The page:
The IBM ® Selectric typewriter was a radical innovation that completely disrupted the business typewriter market. It transformed the speed, accuracy and flexibility with which people could generate the written word, and helped pave the way for the use of typewriter keyboards as the primary method for humans to interact with computers.
The Selectric typewriter, launched in 1961, was an overnight hit. “Sales of [the Selectric] in the first 30 days exceeded the forecast for six months. We figured in our branch office that we’d sell 50 or 60 and sold 500 to 600,” IBM salesman John Vinlove told USA Today in 1986 for a story about the typewriter’s 25th anniversary. The manufacturing facility expected to make 20,000 Selectric typewriters in its first year. By the end of 1961, they had orders for 80,000. And by 1986, more than 13 million Selectric typewriters had been sold. For more than 25 years, the Selectric was the typewriter found on most office desks.
With 2800 parts, many designed from scratch, the Selectric was a radical departure even for IBM, which had been in the typewriter business since the 1930s and was already a market leader. It took seven years to work out the manufacturing and design challenges before the first Selectric was ready for sale.
At the physical heart of the Selectric typewriter’s innovation was a golf-ball-shaped type head that replaced the conventional typewriter’s basket of type bars. The design eliminated the bane of rapid typing: jammed type bars. And with no bars to jam, typists’ speed and productivity soared.
The golf ball typing element was designed by an engineering team led by Horace “Bud” Beattie. The team members, according to a 1961 advertisement for the Selectric, “began their search by forgetting the past fifty years of typewriter design.” The first type head design had been shaped more like a mushroom, but under Beattie’s direction, IBM engineer John Hickerson revised the type head toward its ultimate spherical configuration.
One other innovation in the design—a changeable typeface—was borrowed from a turn-of-the-century model, the Blickensderfer typewriter. Although it is not documented, it is believed that the Selectric name was inspired by adding this changeable typeface selection to an electric typewriter. By making the golf ball interchangeable, the Selectric enabled different fonts, including italics, scientific notation and other languages, to be swapped in. With the addition in 1964 of a magnetic tape system for storing characters, the Magnetic Tape Selectric Typewriter (MT/ST) model became the first, albeit analog, word-processor device.
The aesthetic design of the Selectric was the responsibility of Eliot Noyes, an architect and industrial designer who served as consulting design director to IBM for 21 years. The elegant, curvaceous form he created followed the Selectric typewriter’s distinctive function: the golf ball, which moved across the page, eliminated the traditional carriage return. That enabled the Selectric to operate in a smaller footprint and opened up possibilities for a new profile. For the Selectric, Noyes drew on some of the sculptural qualities of Olivetti typewriters in Italy. The result was a patented, timeless shape, and a high-water mark for IBM’s industrial design and product innovation. “A writer’s machine if ever there was one,” noted Jane Smiley in Writers on Writing, Vol. II.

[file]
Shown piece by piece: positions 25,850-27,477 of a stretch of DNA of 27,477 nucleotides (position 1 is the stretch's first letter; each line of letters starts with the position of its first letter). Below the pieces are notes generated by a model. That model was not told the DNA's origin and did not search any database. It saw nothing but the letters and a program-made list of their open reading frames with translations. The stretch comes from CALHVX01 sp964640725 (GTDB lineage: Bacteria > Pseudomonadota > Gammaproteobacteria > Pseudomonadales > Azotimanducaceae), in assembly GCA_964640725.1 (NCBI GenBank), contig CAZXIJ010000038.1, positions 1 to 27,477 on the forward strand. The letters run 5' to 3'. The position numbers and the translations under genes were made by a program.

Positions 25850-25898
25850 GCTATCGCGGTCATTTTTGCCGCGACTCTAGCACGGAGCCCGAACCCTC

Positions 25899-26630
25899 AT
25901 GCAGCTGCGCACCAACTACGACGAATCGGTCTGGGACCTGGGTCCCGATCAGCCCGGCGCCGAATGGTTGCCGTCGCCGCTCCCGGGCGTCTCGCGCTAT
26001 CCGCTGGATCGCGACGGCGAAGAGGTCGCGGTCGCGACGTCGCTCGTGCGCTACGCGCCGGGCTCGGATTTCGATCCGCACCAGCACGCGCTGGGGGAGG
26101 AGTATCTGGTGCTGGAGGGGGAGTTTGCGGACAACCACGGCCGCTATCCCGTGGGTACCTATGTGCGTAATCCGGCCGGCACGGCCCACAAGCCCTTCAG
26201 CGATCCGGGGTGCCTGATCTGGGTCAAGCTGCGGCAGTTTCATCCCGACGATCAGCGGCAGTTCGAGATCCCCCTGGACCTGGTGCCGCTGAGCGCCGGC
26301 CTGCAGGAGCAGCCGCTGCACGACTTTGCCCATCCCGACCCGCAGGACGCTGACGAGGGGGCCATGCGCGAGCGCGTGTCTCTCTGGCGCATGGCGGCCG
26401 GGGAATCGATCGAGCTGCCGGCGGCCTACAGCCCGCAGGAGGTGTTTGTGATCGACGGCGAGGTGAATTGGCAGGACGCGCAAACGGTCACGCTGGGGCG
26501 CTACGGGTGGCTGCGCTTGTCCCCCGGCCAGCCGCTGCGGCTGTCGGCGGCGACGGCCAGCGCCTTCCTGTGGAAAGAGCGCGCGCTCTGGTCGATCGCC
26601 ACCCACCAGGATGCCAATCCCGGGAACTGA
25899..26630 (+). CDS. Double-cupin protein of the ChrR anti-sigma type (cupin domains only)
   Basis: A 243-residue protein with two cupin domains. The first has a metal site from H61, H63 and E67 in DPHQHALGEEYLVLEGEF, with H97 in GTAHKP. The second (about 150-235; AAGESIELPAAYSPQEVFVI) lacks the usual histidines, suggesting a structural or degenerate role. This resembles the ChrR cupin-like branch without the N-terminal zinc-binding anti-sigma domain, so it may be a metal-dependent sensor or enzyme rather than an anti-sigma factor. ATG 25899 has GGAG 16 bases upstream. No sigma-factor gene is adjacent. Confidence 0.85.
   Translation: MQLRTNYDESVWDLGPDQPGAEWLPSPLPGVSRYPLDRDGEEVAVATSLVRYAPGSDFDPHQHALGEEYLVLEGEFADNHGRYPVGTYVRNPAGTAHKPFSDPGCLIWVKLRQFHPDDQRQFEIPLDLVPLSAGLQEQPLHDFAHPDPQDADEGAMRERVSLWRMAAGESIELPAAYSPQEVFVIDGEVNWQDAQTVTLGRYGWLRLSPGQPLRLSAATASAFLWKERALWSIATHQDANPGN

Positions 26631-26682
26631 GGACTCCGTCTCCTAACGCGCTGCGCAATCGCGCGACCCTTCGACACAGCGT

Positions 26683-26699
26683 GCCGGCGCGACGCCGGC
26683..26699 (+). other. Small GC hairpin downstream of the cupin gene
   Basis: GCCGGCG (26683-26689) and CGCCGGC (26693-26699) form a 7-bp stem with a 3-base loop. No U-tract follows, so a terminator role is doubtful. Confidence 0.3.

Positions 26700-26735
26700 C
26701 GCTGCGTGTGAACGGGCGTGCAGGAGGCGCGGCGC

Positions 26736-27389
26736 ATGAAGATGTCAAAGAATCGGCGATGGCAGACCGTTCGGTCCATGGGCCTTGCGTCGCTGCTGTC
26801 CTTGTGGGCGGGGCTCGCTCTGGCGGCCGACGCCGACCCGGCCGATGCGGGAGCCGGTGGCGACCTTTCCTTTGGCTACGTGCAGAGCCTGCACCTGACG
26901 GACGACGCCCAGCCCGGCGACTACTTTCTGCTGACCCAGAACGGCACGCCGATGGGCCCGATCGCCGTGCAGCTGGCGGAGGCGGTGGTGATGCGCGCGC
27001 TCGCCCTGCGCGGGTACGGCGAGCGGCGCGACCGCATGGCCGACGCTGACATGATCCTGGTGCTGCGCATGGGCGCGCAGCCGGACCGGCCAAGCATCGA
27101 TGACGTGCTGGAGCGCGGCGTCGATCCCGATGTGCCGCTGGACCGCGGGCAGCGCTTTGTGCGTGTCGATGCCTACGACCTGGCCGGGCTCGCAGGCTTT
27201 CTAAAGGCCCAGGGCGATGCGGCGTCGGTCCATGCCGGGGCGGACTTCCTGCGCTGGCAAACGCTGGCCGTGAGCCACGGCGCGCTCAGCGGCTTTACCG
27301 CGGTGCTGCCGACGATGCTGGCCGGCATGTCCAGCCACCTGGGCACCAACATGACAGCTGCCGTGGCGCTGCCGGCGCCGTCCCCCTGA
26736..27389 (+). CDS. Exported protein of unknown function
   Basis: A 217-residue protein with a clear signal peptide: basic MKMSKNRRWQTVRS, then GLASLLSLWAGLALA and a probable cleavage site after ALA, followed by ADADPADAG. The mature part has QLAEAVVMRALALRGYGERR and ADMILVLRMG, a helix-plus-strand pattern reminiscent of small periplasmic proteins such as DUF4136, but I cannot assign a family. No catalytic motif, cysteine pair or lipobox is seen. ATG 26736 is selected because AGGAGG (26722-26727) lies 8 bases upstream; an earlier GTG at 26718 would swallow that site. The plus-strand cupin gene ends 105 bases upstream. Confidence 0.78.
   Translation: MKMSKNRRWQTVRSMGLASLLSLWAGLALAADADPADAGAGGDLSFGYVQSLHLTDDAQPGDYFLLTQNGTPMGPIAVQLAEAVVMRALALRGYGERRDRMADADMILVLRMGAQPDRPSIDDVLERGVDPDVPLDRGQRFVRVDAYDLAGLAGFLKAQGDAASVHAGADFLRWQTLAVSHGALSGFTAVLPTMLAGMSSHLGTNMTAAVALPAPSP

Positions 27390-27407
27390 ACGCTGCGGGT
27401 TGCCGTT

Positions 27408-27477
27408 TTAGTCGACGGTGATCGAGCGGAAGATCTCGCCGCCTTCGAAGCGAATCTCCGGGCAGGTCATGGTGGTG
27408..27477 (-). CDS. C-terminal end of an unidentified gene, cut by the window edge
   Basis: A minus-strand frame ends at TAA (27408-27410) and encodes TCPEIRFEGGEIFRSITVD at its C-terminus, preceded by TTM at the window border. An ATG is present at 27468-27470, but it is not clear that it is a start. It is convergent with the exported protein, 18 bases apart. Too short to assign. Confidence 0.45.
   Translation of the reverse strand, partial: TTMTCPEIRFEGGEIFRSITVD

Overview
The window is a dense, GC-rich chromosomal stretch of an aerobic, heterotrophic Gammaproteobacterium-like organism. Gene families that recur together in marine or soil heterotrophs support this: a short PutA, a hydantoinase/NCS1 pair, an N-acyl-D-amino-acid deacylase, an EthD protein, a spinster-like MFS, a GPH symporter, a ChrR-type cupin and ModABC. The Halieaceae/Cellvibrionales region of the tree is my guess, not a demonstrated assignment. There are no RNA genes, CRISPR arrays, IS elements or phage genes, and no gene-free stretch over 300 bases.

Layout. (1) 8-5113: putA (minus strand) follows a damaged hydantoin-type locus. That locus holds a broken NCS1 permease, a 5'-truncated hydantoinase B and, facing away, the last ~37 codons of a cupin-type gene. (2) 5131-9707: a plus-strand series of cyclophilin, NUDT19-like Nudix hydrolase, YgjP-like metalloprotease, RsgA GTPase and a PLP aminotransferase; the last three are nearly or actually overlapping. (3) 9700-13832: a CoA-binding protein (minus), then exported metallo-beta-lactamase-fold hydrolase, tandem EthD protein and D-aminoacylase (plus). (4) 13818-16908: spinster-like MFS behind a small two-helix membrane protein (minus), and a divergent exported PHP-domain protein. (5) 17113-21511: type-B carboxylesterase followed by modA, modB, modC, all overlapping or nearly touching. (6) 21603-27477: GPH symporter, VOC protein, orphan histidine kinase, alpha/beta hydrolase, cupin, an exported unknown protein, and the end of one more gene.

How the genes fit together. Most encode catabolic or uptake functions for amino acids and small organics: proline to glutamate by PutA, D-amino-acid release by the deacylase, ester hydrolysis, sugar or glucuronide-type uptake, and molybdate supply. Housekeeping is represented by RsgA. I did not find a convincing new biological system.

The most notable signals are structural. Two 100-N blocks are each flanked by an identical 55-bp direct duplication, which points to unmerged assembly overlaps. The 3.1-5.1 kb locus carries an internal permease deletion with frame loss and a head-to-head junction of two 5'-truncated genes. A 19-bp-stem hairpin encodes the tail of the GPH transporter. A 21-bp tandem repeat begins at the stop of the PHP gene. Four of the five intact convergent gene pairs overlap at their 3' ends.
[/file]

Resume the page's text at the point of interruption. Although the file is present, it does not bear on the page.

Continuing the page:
Less well-known is the Selectric typewriter’s role as one of the first computer terminals. While personal computers, notebook computers and word processing software may have relegated the paper-based typewriter to twentieth-century artifact, the Selectric was the basis for the keyboard input on the revolutionary IBM System/360. A modified version of the Selectric, dubbed the IBM 2741 Terminal, was adapted to plug into the System/360, and enabled a wider range of engineers and researchers to begin talking to and interacting with their computers.
Yet to IBM computer scientist Bob Bemer, the Selectric represented “one of the biggest professional failures of my life.” Bemer had pioneered the creation of the American Standard Code for Information Interchange, or ASCII, which still defines the alphabet for computers. When prototypes of the Selectric were already being manufactured at IBM’s typewriter plant in Lexington, Kentucky, Bemer reviewed the Selectric typewriter’s specifications. To him, the Selectric would make a natural computer keyboard. He argued that the type ball should be designed to carry 64 characters required for ASCII, rather than the typewriter standard 44. That would make it relatively easy to convert the Selectric for computer input. The response, as Bemer remembers it, was dismissive. As a result, the Selectric never spoke ASCII, instead employing a unique code based on the tilt and rotate commands to the golf ball. While Bemer viewed this as his failure, engineers continued to rig Selectric typewriters to function as the first generation of computer keyboards and input devices.
In 1971, the Selectric II was released, with sharper corners and squarer lines, as well as new features such as the ability to change “pitch” from 10 to 12 characters per inch and, starting in 1973, a ribbon to correct mistakes. The final model, the Selectric III, was sold in the 1980s with more advanced word processing capabilities and a 96-character printing element. But as personal computers and daisy-wheel printers began to dominate, the Selectric brand was retired in 1986.